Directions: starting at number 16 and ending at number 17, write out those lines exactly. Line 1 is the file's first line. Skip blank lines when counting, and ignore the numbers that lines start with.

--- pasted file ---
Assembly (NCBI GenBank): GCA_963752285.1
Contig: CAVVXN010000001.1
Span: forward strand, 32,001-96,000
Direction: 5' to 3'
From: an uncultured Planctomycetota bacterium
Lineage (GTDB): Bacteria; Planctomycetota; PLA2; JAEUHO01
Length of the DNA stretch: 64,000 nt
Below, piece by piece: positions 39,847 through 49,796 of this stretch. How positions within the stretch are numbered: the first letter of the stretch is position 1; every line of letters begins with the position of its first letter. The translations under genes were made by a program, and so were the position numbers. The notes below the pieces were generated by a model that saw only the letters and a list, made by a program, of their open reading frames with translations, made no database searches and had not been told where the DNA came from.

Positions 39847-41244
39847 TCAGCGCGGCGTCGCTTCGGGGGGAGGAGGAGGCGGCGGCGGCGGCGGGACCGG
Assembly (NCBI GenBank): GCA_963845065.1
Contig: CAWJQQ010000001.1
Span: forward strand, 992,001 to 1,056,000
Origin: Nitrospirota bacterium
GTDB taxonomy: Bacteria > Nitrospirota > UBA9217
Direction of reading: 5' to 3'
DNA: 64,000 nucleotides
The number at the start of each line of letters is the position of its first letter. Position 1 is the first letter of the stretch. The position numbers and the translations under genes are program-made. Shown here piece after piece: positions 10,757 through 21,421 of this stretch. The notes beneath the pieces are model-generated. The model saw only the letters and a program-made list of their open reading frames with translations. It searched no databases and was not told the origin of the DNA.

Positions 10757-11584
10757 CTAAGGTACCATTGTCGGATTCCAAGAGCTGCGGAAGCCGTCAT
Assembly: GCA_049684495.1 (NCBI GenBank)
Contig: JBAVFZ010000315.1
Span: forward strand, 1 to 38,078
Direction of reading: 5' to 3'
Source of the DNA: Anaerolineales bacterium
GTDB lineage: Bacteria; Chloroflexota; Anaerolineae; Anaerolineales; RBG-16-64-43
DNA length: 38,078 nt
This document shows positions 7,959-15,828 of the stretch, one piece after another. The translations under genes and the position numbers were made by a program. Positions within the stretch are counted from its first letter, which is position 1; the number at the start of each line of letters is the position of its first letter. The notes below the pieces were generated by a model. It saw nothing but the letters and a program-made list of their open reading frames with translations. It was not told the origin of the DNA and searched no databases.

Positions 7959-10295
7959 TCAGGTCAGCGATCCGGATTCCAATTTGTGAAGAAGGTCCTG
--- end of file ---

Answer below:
Direction of reading: 5' to 3'
DNA: 64,000 nucleotides